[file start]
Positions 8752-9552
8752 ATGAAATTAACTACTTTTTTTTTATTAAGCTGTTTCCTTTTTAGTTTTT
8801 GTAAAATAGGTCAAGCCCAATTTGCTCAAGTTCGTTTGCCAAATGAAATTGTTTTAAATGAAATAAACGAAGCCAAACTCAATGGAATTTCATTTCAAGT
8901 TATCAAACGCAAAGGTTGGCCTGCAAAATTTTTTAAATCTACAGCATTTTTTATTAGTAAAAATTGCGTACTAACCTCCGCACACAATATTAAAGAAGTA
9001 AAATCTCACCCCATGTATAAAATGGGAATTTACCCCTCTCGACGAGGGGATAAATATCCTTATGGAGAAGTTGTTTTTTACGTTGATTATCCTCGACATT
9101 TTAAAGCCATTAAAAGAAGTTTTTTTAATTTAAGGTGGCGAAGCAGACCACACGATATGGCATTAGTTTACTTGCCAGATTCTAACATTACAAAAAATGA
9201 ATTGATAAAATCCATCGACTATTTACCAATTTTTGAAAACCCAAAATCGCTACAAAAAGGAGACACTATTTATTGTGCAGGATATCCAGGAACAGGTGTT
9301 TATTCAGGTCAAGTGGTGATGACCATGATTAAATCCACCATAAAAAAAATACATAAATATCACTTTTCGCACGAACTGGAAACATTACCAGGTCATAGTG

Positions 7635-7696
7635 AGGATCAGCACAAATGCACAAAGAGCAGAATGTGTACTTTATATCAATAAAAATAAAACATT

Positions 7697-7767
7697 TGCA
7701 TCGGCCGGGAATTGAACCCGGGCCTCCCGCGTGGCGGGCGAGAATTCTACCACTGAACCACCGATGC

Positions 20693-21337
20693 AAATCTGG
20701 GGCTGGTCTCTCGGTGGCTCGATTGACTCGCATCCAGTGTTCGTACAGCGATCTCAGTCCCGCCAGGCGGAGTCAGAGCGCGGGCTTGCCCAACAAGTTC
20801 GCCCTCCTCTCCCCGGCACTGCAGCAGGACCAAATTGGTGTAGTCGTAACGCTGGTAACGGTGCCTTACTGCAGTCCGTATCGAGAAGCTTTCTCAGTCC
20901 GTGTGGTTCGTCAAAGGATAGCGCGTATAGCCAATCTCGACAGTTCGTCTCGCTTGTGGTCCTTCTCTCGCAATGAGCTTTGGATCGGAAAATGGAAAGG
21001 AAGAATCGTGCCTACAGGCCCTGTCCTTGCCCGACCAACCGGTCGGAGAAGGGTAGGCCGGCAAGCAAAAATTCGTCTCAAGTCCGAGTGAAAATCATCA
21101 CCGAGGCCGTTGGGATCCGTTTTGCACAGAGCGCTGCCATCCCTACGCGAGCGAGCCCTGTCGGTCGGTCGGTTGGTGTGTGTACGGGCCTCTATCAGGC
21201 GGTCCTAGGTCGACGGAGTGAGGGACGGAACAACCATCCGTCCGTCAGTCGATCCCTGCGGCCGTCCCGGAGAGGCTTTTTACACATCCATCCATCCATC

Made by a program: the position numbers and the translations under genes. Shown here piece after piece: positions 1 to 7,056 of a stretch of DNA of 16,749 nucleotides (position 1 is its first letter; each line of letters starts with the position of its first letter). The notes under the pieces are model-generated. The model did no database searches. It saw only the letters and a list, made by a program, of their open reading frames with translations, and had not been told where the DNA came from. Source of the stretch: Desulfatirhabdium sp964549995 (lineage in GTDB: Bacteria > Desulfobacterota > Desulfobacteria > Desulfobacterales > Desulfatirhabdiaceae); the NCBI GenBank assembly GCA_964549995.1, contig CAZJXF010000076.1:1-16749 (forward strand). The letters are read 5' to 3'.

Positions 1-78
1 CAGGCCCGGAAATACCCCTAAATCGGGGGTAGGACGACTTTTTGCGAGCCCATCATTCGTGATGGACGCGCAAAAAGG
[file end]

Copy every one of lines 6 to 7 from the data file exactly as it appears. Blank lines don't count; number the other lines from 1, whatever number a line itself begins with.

9101 TTAAAGCCATTAAAAGAAGTTTTTTTAATTTAAGGTGGCGAAGCAGACCACACGATATGGCATTAGTTTACTTGCCAGATTCTAACATTACAAAAAATGA
9201 ATTGATAAAATCCATCGACTATTTACCAATTTTTGAAAACCCAAAATCGCTACAAAAAGGAGACACTATTTATTGTGCAGGATATCCAGGAACAGGTGTT